Serving as a guide to help our clients make wise decisions as they face long-term care issues is challenging. No two fact patterns are exactly alike.
Even when facts or circumstances seem to be similar, it is important to recognize that different people will often process them in a manner that reflects their individual personalities and previous experiences.
An exception to the general rule that there is no advice that is always right for every client is that we generally urge a grieving spouse to delay major decisions as he or she begins the process of grieving the loss of their husband or wife. We are not alone in making this suggestion. The Mayo Clinic advises: “Don’t make major decisions while grieving. Grief clouds the ability to make sound decisions. If possible, postpone big decisions — such as moving, taking a new job or making major financial changes.”
Since most of our clients have begun to collect benefits from Social Security and Medicare, we rarely need to discourage our clients from making a significant career move. In some cases, it could be beneficial for a grieving older person who has been a longtime caregiver to get out of the house to accept a part-time job, whether it is as a compensated retail worker or a volunteer for a nonprofit organization. The opportunity to choose to schedule hours to be around other people and feel useful can be rejuvenating, unlike full-time caregiving that is exhausting.
David Kessler and Elizabeth Kubler-Ross co-authored the book, “On Grief and Grieving.” They describe five stages of grief: denial, anger, bargaining, depression and acceptance. Recognizing those five stages, and knowing how to work through them, is a task for which a geriatric psychologist or therapist would be better suited than an elder law attorney.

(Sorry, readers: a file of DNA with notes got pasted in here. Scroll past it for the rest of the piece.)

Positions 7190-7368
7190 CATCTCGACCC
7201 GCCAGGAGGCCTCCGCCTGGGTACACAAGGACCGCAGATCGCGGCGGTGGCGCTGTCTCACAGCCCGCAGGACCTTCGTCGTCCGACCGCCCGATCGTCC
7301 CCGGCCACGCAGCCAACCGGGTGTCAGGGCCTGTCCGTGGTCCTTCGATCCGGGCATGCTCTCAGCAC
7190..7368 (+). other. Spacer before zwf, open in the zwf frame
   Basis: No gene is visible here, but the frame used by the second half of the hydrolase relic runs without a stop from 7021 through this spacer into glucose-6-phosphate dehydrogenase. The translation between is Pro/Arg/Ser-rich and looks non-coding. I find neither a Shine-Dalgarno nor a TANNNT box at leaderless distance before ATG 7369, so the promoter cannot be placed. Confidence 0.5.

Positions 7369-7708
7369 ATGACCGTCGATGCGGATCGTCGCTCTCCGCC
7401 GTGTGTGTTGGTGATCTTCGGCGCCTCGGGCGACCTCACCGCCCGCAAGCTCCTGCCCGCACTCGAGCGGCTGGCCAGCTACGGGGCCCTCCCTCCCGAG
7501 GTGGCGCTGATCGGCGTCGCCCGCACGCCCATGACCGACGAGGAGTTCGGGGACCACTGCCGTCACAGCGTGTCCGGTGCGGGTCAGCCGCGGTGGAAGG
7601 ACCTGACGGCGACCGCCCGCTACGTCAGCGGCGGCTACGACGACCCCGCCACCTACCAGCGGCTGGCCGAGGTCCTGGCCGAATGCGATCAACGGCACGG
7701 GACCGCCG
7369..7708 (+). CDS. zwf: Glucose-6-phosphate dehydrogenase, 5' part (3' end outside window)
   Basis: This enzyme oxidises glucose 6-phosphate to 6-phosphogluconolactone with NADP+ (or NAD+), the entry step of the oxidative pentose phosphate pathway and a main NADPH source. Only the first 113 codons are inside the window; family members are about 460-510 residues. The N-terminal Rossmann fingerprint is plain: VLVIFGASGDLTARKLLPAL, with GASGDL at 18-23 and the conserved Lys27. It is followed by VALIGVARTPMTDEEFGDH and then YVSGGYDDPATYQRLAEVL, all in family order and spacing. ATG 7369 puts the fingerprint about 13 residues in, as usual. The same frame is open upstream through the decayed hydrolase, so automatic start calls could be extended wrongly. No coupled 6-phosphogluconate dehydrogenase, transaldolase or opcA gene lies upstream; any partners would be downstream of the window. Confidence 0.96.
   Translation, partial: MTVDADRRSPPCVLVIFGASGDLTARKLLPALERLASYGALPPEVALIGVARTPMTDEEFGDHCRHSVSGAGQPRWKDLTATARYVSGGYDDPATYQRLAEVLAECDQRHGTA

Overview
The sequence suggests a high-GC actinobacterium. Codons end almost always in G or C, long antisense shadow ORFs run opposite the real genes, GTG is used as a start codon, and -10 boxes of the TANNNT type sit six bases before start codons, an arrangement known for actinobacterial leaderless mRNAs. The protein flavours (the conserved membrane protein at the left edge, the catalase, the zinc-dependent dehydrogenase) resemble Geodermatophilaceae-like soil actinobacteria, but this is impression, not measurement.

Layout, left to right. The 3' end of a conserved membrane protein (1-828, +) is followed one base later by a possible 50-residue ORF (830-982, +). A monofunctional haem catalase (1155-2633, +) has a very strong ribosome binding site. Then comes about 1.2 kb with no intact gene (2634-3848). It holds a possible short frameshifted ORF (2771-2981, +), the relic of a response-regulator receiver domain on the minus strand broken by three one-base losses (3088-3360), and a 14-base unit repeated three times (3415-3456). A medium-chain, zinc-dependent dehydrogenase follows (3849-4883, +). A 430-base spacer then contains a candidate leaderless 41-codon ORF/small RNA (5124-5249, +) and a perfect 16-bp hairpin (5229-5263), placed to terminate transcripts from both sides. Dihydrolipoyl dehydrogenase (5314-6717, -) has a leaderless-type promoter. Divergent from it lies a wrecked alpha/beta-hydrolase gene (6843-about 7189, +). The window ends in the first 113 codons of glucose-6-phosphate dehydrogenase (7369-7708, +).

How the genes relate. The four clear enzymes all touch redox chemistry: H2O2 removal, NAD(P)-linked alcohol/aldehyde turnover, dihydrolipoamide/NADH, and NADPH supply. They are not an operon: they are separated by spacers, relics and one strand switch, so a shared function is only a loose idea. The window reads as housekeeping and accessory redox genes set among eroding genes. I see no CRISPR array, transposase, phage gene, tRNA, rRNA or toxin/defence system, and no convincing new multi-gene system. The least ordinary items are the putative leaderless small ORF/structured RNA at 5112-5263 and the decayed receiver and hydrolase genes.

However, just as it is possible for an experienced therapist to recognize a need for a client to get his or her legal affairs in order, our experience enables us to know when it is wise to slow down a process of making big decisions too quickly. Usually, the decision we try to slow down involves relocation from the family home. Sometimes grieving, and the urge to act prematurely on such a major decision, can begin while an afflicted spouse is still living.
In the case of a caregiver whose spouse has been suffering with dementia, the loss of any emotional support and enriching companionship already may have triggered grieving to begin while the person with dementia is still living. Usually, but not always, the caregiving spouse has been in the denial stage for a period of months or years, while compensating for, and attempting to conceal from others, the behavioral changes and shortcomings of the spouse with dementia. A caregiver’s denial of the changes caused by a spouse’s dementia can have a sudden ending.
At some point, the need to place a spouse in a dementia facility can be undeniable. Some persons who have Alzheimer’s disease remain physically active and eventually begin to leave the safety of their home to take unsupervised walks, which end with police or neighbors returning them home. Other times, dementia patients confuse medications or suffer falls or similar accidents that cause them to become bedridden.